Globe iconLogin iconRecap iconSearch iconTickets icon

news

MLB News

Fulmer puts injury in past with spring debut

Detroit ace spent offseason rehabbing elbow following surgery
MLB.com @beckjason

SARASOTA, Fla. -- The sign from Tigers catcher James McCann called for a slider down, over home plate. Michael Fulmer delivered it on the plate, forcing McCann to block it with his arm. McCann grumbled as home-plate umpire Will Little stepped out to give him a minute to gather himself.

"The umpire comes out," Fulmer said, "and I said, 'Tell [McCann] don't complain about that ball in the dirt, because that's where he asked for it.' He pointed on the plate. I got it down there. I made the adjustment."

View Full Game Coverage

SARASOTA, Fla. -- The sign from Tigers catcher James McCann called for a slider down, over home plate. Michael Fulmer delivered it on the plate, forcing McCann to block it with his arm. McCann grumbled as home-plate umpire Will Little stepped out to give him a minute to gather himself.

"The umpire comes out," Fulmer said, "and I said, 'Tell [McCann] don't complain about that ball in the dirt, because that's where he asked for it.' He pointed on the plate. I got it down there. I made the adjustment."

View Full Game Coverage

:: Spring Training coverage presented by Camping World ::

After an offseason of physical therapy and workouts in Lakeland following surgery to move the ulnar nerve in his right elbow, Fulmer was back to joking with his catcher and burying sliders -- aside from the hanger that Trey Mancini hit out for a first-inning solo homer.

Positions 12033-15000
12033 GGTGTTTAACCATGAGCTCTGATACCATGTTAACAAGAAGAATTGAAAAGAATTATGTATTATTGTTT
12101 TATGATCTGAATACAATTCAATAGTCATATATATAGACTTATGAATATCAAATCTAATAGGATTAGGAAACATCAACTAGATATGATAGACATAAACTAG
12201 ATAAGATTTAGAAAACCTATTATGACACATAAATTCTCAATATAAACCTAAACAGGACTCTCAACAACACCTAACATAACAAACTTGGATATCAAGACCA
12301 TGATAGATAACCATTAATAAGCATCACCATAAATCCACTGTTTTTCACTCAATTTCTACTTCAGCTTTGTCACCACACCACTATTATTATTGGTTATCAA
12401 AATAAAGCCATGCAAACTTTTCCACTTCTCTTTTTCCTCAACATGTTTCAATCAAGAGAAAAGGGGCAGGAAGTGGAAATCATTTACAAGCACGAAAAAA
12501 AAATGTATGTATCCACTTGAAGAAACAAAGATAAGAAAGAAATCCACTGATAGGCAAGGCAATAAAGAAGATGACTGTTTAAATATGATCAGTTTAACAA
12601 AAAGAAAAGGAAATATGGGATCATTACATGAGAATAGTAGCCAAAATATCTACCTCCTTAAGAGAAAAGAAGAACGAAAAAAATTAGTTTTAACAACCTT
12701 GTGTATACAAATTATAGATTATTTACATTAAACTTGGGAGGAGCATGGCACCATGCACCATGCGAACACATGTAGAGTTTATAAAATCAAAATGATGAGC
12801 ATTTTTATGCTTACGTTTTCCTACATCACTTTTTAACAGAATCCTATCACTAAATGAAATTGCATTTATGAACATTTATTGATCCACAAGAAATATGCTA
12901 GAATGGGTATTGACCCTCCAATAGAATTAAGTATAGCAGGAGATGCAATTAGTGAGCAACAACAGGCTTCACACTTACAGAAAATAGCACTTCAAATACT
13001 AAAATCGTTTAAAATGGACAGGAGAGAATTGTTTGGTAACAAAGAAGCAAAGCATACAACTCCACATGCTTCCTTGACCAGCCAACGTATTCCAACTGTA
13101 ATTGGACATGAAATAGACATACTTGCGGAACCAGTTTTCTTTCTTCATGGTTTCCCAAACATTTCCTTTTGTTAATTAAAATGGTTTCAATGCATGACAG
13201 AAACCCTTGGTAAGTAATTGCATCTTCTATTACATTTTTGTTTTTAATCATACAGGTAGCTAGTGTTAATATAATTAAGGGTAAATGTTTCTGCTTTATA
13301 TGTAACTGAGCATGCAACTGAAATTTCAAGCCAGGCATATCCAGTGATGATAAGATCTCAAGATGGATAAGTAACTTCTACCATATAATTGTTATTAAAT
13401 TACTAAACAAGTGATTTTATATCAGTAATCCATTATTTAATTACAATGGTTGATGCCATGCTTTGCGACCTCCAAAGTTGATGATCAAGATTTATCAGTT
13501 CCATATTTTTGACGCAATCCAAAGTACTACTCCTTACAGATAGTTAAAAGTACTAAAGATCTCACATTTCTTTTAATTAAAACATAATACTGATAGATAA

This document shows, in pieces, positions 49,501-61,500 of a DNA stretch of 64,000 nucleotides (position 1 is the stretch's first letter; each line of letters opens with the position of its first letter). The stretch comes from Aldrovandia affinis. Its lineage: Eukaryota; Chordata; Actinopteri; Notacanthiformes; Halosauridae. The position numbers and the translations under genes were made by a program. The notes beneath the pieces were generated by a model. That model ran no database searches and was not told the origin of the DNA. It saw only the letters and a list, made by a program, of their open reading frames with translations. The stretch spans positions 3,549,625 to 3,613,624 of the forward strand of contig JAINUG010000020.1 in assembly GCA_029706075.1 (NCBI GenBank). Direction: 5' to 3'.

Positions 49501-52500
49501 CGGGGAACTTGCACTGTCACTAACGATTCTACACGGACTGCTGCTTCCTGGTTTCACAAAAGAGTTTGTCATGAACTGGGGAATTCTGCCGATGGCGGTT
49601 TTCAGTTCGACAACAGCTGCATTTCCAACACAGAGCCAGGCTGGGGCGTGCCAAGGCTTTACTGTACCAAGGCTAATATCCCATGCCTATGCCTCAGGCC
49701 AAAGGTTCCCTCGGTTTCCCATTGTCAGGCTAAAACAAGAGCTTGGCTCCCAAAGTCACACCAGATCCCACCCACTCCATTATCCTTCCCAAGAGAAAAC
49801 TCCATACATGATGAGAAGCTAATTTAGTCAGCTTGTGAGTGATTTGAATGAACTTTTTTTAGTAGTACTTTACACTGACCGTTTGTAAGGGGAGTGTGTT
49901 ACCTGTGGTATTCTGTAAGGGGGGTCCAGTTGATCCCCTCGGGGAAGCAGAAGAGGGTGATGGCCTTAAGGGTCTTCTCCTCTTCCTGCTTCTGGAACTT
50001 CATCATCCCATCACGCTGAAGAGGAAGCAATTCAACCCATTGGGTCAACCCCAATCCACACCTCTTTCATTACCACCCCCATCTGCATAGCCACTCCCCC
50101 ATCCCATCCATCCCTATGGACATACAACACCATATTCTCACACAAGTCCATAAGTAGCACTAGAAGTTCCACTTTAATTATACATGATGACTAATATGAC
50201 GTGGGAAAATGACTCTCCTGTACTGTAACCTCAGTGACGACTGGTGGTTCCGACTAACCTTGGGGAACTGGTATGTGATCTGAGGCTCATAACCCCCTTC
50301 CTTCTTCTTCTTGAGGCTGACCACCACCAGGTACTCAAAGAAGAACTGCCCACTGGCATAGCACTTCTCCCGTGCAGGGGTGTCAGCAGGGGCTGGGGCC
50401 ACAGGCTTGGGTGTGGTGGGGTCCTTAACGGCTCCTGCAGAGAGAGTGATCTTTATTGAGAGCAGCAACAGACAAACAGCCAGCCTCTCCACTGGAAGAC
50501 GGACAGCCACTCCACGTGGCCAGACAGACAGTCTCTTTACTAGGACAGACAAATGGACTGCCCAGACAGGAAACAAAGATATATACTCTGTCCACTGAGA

"I wish it was a changeup, but it was a slider," Fulmer said. "It was a little slider, and it didn't really do anything."

With two innings in Monday's 8-6 win over the Orioles, Fulmer felt back to normal. The numbness that had bothered him the past two years and eventually sidelined him last summer is now seemingly in the past.

"It feels weird not feeling anything, you know?" Fulmer said. "Today was just [a culmination of] all the work that the trainers went through and I went through [with the] strength and conditioning coaches, physical therapy back home in Oklahoma. It all just kind of paid off today.

"I got out of the second inning and it was just kind of a deep breath of relief that we could finally say the rehab's over. It was over a long time ago, but this was kind of the turning point. Rehab's done, and we can focus on what we can do to get ready for the season now."

Fulmer threw 14 pitches, including 10 strikes, in the opening inning, his sinker sitting at 94 mph on the Ed Smith Stadium radar gun. After a long break for a five-run Tigers rally in the bottom of the first, Fulmer returned and efficiently retired the middle of the O's lineup in order, capped by a 93 mph sinker for a called third strike on Mark Trumbo.

"I almost was a little nervous, I don't know why." Fulmer said. "Not really anxious, but more trying to see all the work that I put in over the offseason and being in Lakeland for most of the winter working out every day, doing my throwing program, my shoulder stuff. After all the work, honestly, it's great to see that kind of pay off today."

It was also a payoff for the Tigers, who now know they should have their ace in line for the start of the season. Detroit's rotation has plenty of questions, from Jordan Zimmermann's neck and back to Daniel Norris and Mike Fiers starting out slightly later than usual, but Fulmer isn't an issue.

Jason Beck has covered the Tigers for MLB.com since 2002. Read Beck's Blog, follow him on Twitter @beckjason and Facebook.

Detroit Tigers, Michael Fulmer